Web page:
Do you know someone who always seems angry? Of course we all get angry from time to time, but some people seem to be chronically angry, irritable, and frustrated. Why do some people choose to express anger over any other emotion? Anger is often the easiest and safest emotion to express. Anger can control and even shut down a conversation. When a person chooses anger they avoid vulnerability and push others away. It allows a person to maintain a protective and defensive armor and reinforces disconnection from others. Typically, angry people are experiencing other emotions internally even though the anger is outwardly expressed. Fear, sadness, or hurt are often at the root of anger, but these feelings may be more difficult to express and perceived as weaknesses. Anger is a way of feeling powerful and in control, but in reality anger conveys immaturity and insecurity. How does a person develop chronic anger?
Chronic anger sometimes develops from loss, trauma, abuse, and/or stress. Relying on anger can be learned from childhood experiences or in adulthood. Anger is a unhealthy way to cover up anxiety, fear, or depression. Some families never talk about their emotions and teach their children to hide their feelings. Sometimes families perceive all emotions as bad and prefer to keep people at a distance. If a person is only exposed to extreme emotions which ended badly, they may shy away from any feelings. Some believe that the only emotion acceptable for a man is anger and showing other feelings detracts from his masculinity. The reality is that denying or compartmentalizing other emotions prevent us from connecting with others and fully experiencing positive feelings. The other problem with expressing only anger is that people will have a difficult time being compassionate or empathetic with you. Instead people will learn to avoid you and interact with you as little as possible. Are you ready to do something about your anger?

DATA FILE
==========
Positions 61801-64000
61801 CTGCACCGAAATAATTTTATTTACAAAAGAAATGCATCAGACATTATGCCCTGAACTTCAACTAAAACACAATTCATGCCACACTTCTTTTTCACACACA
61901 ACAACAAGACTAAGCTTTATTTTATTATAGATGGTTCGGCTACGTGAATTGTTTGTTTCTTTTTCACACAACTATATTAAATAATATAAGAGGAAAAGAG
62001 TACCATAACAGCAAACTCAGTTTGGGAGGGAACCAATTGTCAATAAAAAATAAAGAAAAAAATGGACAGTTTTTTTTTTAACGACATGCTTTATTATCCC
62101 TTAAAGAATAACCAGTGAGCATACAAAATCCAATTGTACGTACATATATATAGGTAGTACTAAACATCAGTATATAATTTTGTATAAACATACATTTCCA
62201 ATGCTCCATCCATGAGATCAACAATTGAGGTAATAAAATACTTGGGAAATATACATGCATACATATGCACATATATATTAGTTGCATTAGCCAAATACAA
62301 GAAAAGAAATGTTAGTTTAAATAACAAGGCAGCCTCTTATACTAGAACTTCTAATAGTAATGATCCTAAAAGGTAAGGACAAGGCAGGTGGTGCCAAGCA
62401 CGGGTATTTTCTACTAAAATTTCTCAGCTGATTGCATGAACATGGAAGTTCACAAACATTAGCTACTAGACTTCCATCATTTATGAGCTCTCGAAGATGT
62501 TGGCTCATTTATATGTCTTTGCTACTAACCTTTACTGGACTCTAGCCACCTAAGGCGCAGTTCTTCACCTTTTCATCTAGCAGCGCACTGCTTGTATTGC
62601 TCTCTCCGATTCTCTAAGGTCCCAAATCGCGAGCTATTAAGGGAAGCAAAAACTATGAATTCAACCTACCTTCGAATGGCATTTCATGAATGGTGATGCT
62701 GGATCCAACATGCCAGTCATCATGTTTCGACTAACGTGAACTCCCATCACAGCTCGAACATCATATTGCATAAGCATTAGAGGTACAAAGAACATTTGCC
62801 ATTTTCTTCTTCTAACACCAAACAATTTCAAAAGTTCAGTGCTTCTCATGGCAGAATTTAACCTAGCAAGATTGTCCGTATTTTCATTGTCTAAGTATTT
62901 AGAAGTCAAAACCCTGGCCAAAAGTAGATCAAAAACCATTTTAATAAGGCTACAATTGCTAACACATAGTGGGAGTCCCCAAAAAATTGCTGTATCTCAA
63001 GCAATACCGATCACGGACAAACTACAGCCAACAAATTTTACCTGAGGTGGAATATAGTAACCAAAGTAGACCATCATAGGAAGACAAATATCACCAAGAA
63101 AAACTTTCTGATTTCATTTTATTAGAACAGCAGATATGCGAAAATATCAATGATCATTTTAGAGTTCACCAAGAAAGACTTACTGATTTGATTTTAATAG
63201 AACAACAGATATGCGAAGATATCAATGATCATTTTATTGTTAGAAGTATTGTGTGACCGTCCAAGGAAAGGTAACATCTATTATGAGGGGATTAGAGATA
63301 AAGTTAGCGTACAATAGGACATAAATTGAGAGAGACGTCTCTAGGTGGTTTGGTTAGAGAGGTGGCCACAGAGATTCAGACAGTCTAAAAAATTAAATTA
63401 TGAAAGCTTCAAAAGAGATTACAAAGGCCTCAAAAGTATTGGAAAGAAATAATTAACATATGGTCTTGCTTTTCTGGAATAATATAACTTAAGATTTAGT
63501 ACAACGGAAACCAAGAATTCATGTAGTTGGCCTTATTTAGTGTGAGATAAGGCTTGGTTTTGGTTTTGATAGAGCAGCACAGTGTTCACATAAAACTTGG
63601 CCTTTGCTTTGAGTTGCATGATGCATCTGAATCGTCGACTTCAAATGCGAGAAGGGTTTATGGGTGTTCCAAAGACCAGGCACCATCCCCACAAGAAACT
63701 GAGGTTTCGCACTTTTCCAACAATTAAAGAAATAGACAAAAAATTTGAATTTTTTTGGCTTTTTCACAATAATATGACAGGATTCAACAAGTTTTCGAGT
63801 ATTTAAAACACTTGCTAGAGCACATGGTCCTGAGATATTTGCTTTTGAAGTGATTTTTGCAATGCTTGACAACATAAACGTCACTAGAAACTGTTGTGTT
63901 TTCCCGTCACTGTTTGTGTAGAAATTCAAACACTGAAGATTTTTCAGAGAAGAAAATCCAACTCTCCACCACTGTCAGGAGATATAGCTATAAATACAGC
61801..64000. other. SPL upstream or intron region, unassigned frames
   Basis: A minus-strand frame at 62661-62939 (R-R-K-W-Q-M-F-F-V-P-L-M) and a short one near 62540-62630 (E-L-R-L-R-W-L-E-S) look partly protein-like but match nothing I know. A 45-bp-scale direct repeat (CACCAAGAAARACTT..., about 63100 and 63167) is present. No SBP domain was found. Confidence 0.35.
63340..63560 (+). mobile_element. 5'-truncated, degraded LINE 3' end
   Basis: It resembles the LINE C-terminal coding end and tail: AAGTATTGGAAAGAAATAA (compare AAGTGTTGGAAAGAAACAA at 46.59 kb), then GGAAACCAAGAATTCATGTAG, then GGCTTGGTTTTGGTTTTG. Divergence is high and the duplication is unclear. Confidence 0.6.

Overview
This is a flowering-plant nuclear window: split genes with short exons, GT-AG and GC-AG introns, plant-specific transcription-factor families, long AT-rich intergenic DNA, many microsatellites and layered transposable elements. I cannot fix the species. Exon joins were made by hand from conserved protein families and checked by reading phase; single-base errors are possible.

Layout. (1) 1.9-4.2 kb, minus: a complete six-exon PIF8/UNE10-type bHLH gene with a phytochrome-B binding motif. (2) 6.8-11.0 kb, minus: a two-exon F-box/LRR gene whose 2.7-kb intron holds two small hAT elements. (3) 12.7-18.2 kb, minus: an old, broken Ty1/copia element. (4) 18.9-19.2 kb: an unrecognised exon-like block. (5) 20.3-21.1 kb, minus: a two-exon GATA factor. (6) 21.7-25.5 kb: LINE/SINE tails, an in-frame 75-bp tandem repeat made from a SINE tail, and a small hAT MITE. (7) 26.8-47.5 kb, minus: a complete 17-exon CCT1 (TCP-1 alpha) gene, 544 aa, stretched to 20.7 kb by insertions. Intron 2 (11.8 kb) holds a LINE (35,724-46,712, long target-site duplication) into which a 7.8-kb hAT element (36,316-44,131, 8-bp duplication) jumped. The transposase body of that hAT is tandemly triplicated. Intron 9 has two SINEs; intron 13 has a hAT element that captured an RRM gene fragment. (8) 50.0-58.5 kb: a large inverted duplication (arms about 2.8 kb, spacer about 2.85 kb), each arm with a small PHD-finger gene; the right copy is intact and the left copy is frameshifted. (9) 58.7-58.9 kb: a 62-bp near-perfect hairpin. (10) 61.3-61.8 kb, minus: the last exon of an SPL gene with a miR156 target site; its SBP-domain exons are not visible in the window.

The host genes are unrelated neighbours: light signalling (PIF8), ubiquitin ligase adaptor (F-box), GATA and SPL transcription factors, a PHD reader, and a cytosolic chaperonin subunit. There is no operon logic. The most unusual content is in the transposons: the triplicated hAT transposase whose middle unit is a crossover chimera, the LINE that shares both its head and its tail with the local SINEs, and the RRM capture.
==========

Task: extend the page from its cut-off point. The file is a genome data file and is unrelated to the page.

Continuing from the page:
The first step in managing your anger is figuring out the triggers and underlying emotions. Sometimes journaling can be a healthy and helpful way to express anger without taking it out on others. Burning off some excess energy through exercise and physical activity can also help reduce anger. If the anger is directed at one person or even yourself, decide to forgive that individual and write them a letter saying as much. If you choose not to reconcile the relationship, be sure to forgive and release the anger and hurt since that will empower you. Learning healthy and constructive ways to communicate assertively can make a huge difference. Sometimes we need to do a better job at setting boundaries and saying no as a way to avoid building up anger and resentment. We can learn relaxation skills and rely on our faith to keep us calm and centered. When we can say it and leave it without any expectations we'll also be better off. Remember that when we deal with our underlying sadness, fear, and hurt; we can successfully overcome our anger since it is often a secondary emotion. Lastly, anger is a decision and the way you respond to it will determine the outcome. The choice is yours.